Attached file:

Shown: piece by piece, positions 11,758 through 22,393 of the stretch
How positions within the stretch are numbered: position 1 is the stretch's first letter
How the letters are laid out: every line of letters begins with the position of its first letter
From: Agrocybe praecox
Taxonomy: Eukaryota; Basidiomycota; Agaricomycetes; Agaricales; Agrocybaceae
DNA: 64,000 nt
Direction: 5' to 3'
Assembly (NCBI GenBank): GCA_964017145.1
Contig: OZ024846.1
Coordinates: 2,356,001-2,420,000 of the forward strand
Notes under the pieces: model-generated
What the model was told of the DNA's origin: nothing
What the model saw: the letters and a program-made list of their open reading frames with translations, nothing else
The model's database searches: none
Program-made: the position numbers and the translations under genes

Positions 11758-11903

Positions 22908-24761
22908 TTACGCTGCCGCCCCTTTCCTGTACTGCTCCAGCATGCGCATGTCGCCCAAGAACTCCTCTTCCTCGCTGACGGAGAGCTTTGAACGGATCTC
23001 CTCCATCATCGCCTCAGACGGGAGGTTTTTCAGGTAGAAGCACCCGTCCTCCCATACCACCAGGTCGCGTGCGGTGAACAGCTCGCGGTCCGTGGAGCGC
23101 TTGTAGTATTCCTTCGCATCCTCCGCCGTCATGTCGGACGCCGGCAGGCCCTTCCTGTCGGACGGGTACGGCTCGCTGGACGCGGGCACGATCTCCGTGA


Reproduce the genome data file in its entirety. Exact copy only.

Shown: piece by piece, positions 11,758 through 22,393 of the stretch
How positions within the stretch are numbered: position 1 is the stretch's first letter
How the letters are laid out: every line of letters begins with the position of its first letter
From: Agrocybe praecox
Taxonomy: Eukaryota; Basidiomycota; Agaricomycetes; Agaricales; Agrocybaceae
DNA: 64,000 nt
Direction: 5' to 3'
Assembly (NCBI GenBank): GCA_964017145.1
Contig: OZ024846.1
Coordinates: 2,356,001-2,420,000 of the forward strand
Notes under the pieces: model-generated
What the model was told of the DNA's origin: nothing
What the model saw: the letters and a program-made list of their open reading frames with translations, nothing else
The model's database searches: none
Program-made: the position numbers and the translations under genes

Positions 11758-11903

Positions 22908-24761
22908 TTACGCTGCCGCCCCTTTCCTGTACTGCTCCAGCATGCGCATGTCGCCCAAGAACTCCTCTTCCTCGCTGACGGAGAGCTTTGAACGGATCTC
23001 CTCCATCATCGCCTCAGACGGGAGGTTTTTCAGGTAGAAGCACCCGTCCTCCCATACCACCAGGTCGCGTGCGGTGAACAGCTCGCGGTCCGTGGAGCGC
23101 TTGTAGTATTCCTTCGCATCCTCCGCCGTCATGTCGGACGCCGGCAGGCCCTTCCTGTCGGACGGGTACGGCTCGCTGGACGCGGGCACGATCTCCGTGA